One of the many displays found throughout Makoshika State Park explaining how it was formed.
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Only in the last several million years erosion has exposed these sedimentary layers of rock and allowed the exposure of these fossils. Water and wind are constantly changing the landscape almost daily. The ever-popular "Cap Rocks" are created by the softer clay and shale layers being eroded away, leaving the harder sandstone layers that sit on top of these softer layers intact. This in time creates the sandstone "Caps" literally sitting on top of columns of softer clay and shale deposits. In addition to Cap Rocks, the Makoshika State Park landscape includes fluted hillsides, gullied slopes, hogback ridges and pinnacles.
Classic examples of "Cap Rocks" in Makoshika State Park, Montana.
Makoshika State Park is presently home to a variety of animal species, such as mule deer, turkey vultures, prairie falcons, golden eagles, cottontail rabbits, mountain blue birds and coyotes just to name a few.
Mountain Bluebird Free Range Horses
Makoshika State Park Visitor Center
The newly remodeled Makoshika State Park Visitor Center provides extremely helpful information, and is also a "museum" with dinosaur fossil displays as it walks you through millions of years.
These helpful displays also explain and illustrate how this amazing badland landscape was created.
The Makoshika State Park Visitor Center is a very well done and everyone who visits Makoshika State Park really needs to spend time in it to better understand all there is know about this unique park. There is also an extremely helpful and pleasant staff that are more than happy to help you with any questions you may have.
Triceratops Skull Displayed at the Visitor Center Dinosaur Fossils Displayed at the Visitor Center
Makoshika State Park, Montana.
Campgrounds and Other Facilities
There are three campground located throughout Makoshika State Park in Montana. The main Makoshika State Park Campground is only a few miles from the Visitor Center on the main road in the "Lower Section" of the park, and is suited for larger RVs and camper trailers, as well as tents. There are 16 campsites available at the main campground.
Further inside the park, after the road climbs to the "Upper Section", there are two additional campgrounds, which are the Pine On The Rocks Campground and the Artist's Vista Campground. These campgrounds are best suited for smaller rigs and tents.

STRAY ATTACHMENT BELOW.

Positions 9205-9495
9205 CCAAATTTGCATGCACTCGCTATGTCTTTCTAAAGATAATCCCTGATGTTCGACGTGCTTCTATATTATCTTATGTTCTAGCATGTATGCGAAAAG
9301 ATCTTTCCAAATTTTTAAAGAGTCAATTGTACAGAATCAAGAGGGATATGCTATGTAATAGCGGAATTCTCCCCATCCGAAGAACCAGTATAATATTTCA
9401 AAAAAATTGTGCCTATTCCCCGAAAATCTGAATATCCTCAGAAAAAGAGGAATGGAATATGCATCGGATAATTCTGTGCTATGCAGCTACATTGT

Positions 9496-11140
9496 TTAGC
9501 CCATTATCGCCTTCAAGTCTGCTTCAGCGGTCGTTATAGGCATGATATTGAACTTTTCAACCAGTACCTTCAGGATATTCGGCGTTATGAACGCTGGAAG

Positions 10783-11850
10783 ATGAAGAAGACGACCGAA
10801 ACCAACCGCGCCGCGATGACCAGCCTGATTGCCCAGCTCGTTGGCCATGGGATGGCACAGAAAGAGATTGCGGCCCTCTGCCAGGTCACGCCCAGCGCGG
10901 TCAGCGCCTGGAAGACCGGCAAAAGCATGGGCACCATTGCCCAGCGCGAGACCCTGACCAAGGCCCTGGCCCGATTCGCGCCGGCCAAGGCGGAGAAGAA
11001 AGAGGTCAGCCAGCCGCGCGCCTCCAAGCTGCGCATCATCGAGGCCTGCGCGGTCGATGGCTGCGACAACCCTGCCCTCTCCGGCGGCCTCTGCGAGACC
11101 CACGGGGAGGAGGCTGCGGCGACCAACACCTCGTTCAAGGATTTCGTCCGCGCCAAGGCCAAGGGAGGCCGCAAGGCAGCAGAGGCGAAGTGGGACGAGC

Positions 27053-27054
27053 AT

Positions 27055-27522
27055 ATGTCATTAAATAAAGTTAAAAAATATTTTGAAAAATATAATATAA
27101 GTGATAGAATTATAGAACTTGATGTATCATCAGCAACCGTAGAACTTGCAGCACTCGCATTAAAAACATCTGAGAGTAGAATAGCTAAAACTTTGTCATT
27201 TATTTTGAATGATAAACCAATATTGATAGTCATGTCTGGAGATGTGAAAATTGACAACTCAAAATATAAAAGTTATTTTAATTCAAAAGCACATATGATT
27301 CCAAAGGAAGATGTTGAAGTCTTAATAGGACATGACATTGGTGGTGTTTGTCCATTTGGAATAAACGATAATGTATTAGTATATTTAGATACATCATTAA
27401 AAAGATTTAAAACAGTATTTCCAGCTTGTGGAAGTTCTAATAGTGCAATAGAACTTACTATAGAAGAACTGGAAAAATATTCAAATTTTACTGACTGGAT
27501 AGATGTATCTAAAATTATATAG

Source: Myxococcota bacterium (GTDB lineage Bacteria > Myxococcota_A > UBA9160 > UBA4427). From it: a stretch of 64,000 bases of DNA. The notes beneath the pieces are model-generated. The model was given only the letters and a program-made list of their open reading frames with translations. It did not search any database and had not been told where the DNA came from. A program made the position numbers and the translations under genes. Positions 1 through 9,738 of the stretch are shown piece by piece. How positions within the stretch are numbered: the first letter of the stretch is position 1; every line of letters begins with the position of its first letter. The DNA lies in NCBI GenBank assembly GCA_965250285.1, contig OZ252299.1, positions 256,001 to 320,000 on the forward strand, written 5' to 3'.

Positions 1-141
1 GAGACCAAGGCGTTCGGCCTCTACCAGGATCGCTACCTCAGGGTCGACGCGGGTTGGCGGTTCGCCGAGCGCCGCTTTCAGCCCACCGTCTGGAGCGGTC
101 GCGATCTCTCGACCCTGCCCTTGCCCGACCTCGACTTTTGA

There is also a frisbee course known as a "FOLF COURSE" near the main campground, a very nice group picnic area, and the Makoshika Amphitheater. This outdoor amphitheater is found in the "Upper Section" of Makoshika State Park, and is very much worth visiting, as it allows you gain easy access to some incredible Cap Rocks.
RV Touring Makoshika State Park. Visitor Center, Makoshika State Park.
Makoshika Amphitheater Group Picnic Area
Makoshika State Park provides visitors with thousands of fascinating geological structures.
There are several very nice hiking trails located at Makoshika State Park Montana.
These trails take you deeper inside the badlands that you otherwise would not know existed while driving the main roads.
The Diane Gabriel Trail, Cap Rock Trail and Kinney Coulee Trail are among the most popular hikes.
The Makoshika State Park Visitor Center will provide you with a detailed trail map, as well as up to date information on trail conditions.
This is one of the roads in the "Upper Section" that take visitors to unbelievable vistas.
Visitors enjoying an evening hike in Makoshika State Park, Montana.
Glendive Montana: Two Dinosaur Museums
Makoshika State Park is located very close to the town of Glendive, Montana. Glendive is home to two fascinating dinosaur museums that we highly recommend that you visit...
Makoshika Dinosaur Museum Glendive Dinosaur & Fossil Museum
Top Things To Do In Montana: Makoshika State Park